Consumer NZ tells Countdown to be more ambitious for Māori leadership

By Taroi Black

Countdown has committed to diversifying its company to have 20% of Māori and Pasifika in senior leadership positions but Consumer NZ says that's not good enough and the target should be 50% .

Countdown's sustainability plan Kia pai ake te apōpō - A Better Tomorrow proposal is based on the latest Māori population figure, now at 17* of the general population. The plan also has a focus on stopping food waste from being sent to landfills.

However, Consumer NZ chief executive NZ Jon Duffy says although the cultural shift is a good thing for business and a voice at the decision table, there is still room to increase the company’s target.  

“I don’t know if 20% needs to be a cap - so it could be 50% by 2025.”

Countdown owns one of the two largest national supply chains, with 183 stores and four distribution centres nationwide and employs 21,000 full and part-time staff. The plan to back its community aims to support tikanga and Māori world views.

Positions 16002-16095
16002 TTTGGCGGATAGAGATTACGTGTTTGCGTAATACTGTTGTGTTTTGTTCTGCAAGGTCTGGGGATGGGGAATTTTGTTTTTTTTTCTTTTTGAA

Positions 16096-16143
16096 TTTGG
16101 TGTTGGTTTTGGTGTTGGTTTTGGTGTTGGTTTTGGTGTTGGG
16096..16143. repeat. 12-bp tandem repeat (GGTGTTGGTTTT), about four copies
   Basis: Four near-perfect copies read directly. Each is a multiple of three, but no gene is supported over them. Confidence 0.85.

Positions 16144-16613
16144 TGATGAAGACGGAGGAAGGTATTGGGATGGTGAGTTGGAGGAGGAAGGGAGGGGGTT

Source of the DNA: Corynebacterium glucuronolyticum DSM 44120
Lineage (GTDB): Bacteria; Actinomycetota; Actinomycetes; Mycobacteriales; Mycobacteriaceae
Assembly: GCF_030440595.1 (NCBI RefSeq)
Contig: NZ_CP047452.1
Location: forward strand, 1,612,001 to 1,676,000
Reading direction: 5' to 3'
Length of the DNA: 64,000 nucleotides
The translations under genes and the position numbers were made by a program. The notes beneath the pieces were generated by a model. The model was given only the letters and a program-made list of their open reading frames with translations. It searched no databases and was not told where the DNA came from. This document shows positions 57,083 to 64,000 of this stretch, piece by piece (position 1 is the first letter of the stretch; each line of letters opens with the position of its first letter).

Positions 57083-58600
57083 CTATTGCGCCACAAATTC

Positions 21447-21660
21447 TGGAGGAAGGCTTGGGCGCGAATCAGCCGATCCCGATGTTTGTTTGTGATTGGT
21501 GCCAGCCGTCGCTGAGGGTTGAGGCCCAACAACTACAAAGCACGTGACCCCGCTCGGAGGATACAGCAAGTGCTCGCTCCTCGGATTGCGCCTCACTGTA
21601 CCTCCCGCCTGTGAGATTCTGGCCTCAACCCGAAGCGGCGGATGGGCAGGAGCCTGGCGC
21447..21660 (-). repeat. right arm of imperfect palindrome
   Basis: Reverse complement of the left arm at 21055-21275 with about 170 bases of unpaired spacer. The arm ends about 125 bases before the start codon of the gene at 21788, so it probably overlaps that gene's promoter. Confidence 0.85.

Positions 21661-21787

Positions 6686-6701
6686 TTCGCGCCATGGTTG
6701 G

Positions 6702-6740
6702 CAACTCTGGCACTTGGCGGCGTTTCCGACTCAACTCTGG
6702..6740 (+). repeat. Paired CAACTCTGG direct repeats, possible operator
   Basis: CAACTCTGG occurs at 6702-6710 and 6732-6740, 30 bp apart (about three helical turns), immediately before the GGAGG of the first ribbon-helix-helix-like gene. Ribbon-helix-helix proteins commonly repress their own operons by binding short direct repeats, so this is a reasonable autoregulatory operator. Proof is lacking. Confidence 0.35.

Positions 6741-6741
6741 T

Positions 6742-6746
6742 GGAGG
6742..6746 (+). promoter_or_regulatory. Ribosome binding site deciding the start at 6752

“It will mean that the business itself is understanding the needs of those communities and those communities have a voice at the decision-making table," Duffy said.

Countdown general manager Kiri Hannifin said while the company hasn't previously collected ethnicity data based on how many Māori and Pasifika are part of their team, they will establish baseline data.

“We really want to make the decision-makers in our business represent our country properly," Hannifin says.

“We need to be the most attractive workplace for Māori and Pasifika talent.”

Inquiry into supermarkets

While many Māori and Pasifika families face food insecurity, lack of affordability of food has taken a huge toll on consumers nationwide and the new government has ordered a Commerce Commission inquiry into supermarkets. 

“We think the grocery market is very competitive here but we're going to work with the commission to give information that they need to make that assessment and we'll welcome it."

Duffy says one of the key factors on driving food prices up is the lack of competition in the supermarket sector.  

“We’ve long held concerns that there is something not quite right in the supermarket sector and we have welcomed the decision by the government to get the Commerce Commission to look into what’s going on in the market."